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Sale of Artemisia Gentileschi painting stopped by Italian police

After preventing its sale at the Vienna auction house Dorotheum, Italy has returned a “outstanding” painting by the female Baroque artist Artemisia Gentileschi to Bari, the city where it was created 400 years ago. Authorities revealed yesterday that the private owners of the art are under investigation for allegedly organizing its illegal shipment overseas during a press conference in the Puglise capital.

However, one of Italy’s foremost Gentileschi specialists, Riccardo Lattuada, has maintained that the artwork, which the auction house had estimated to be worth about €2 million, should never have left the country and has accused the government of “incompetence.” Lattuada contends that the government is to blame for initially allowing the work to leave the nation, citing the underfunding and inexperience of the culture ministry as contributing factors.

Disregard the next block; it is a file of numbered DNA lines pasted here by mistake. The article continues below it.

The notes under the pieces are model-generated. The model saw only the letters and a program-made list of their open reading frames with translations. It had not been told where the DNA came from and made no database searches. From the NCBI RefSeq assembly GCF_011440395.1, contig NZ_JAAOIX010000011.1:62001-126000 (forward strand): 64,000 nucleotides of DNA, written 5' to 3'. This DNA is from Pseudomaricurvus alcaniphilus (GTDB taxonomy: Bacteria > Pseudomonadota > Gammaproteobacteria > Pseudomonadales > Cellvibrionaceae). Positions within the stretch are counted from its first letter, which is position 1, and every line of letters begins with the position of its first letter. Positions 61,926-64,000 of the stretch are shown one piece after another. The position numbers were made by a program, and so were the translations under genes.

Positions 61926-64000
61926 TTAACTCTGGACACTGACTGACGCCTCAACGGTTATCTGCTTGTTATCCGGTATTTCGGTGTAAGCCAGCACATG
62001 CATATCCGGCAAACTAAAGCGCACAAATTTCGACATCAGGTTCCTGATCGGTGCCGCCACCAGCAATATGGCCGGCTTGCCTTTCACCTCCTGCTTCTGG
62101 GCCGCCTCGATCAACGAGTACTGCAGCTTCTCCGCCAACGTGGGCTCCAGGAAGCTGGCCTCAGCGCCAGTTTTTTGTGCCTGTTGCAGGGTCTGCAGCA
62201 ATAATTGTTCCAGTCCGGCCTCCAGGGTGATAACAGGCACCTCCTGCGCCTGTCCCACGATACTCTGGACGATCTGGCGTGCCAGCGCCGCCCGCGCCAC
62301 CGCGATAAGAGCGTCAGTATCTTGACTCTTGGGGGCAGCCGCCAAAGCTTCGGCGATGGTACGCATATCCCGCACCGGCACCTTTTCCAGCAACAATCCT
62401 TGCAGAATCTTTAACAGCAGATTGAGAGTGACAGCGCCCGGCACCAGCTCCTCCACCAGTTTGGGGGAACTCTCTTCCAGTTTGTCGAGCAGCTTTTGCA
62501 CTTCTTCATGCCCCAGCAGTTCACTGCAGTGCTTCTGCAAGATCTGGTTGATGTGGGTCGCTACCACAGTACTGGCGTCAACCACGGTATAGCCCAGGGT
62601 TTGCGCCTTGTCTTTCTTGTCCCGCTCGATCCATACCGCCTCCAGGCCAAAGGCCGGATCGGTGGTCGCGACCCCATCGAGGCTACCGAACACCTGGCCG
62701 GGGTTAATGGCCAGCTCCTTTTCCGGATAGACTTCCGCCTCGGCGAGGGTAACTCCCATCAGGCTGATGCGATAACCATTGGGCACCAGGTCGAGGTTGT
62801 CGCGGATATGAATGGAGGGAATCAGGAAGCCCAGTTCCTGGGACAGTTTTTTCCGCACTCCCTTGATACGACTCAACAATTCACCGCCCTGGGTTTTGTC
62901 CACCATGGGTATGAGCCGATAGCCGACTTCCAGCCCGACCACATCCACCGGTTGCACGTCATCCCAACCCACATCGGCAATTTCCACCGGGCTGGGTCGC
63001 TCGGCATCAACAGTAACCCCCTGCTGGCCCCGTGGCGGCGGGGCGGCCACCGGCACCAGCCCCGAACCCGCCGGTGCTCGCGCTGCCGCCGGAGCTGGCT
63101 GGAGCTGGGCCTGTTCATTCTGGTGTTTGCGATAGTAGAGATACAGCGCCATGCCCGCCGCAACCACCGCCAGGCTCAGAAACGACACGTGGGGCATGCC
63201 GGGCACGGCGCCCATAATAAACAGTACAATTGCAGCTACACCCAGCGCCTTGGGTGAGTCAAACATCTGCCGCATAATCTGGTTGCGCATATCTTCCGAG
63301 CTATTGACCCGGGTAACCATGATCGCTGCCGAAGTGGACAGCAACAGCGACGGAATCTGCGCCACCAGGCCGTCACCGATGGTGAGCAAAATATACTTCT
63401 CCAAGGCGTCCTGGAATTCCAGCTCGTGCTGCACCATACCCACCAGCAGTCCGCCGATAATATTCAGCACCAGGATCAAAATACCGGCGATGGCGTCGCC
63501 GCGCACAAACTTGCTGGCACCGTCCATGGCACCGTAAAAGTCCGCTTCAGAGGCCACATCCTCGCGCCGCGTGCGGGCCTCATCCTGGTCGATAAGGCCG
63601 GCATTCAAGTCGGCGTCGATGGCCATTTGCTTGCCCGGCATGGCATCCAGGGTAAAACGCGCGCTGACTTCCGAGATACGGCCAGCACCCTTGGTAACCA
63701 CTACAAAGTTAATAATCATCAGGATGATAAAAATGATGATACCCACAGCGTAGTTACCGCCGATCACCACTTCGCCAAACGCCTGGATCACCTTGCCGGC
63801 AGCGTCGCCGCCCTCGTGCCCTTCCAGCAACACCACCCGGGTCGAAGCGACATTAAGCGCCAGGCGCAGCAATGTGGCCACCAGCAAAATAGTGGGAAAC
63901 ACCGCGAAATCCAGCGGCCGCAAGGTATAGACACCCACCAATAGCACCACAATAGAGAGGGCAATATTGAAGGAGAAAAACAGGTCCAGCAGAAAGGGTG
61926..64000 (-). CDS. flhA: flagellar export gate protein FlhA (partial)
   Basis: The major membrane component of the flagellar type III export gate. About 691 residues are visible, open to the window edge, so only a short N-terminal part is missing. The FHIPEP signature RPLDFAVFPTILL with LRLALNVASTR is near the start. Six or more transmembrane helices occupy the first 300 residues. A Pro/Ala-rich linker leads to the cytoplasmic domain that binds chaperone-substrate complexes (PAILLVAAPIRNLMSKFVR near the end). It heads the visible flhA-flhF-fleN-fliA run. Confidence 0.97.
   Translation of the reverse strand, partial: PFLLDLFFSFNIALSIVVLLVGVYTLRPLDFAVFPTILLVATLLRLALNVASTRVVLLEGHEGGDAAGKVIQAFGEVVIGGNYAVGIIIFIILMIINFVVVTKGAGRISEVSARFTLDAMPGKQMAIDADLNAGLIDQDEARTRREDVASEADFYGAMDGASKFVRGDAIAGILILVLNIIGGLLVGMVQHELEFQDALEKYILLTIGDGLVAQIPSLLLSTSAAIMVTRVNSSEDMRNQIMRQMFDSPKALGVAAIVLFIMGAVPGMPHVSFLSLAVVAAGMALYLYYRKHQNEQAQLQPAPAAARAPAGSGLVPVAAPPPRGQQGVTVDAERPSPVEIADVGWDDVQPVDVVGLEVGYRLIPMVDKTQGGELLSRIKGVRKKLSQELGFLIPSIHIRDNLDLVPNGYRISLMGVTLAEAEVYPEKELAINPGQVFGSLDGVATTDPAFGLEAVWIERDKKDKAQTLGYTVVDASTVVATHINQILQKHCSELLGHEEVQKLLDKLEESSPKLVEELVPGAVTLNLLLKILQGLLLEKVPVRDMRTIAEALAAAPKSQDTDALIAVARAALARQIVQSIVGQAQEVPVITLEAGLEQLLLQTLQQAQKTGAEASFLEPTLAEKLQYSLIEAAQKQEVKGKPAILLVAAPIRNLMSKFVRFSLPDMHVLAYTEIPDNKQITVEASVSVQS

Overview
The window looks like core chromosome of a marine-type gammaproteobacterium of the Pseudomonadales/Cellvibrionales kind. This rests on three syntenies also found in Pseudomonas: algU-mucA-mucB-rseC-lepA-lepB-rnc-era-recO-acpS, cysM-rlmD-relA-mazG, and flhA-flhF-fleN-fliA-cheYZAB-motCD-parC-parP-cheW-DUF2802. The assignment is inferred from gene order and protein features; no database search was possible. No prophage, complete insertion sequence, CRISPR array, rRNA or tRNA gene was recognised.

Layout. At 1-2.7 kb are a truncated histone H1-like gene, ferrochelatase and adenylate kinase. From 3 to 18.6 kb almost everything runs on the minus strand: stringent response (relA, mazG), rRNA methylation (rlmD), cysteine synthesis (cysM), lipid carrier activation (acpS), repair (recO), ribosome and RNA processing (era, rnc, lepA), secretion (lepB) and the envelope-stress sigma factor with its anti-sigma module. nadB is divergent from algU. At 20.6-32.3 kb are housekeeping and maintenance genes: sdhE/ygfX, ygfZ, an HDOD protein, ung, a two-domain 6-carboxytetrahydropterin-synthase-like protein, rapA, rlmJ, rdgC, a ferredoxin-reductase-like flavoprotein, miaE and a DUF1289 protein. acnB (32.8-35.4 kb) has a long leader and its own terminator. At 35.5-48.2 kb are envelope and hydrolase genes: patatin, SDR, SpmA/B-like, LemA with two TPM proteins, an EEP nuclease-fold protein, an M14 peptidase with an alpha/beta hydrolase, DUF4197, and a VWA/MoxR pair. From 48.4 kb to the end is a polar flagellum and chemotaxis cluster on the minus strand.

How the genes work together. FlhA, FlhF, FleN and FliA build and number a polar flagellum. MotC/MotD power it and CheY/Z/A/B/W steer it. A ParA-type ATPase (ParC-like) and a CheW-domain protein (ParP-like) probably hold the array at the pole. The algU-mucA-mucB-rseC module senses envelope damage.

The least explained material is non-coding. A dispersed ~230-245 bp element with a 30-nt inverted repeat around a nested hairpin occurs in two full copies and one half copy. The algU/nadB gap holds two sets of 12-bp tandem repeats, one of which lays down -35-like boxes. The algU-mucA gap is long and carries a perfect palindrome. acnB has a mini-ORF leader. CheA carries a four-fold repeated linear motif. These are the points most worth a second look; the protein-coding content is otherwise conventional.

The painting Caritas Romana was one of 500 paintings that Giangirolamo II Acquaviva d’Aragona, a Pugliese count descended from the Spanish kings of Southern Italy, commissioned in the middle of the 17th century. The collection was originally on exhibit at the Castello di Marchione. The artwork depicts the ancient Roman tale of Pero, who breastfed her imprisoned father Cimone in secret—a topic famously covered by both Rubens and Caravaggio in their respective works entitled The Seven Works of Mercy (around 1607).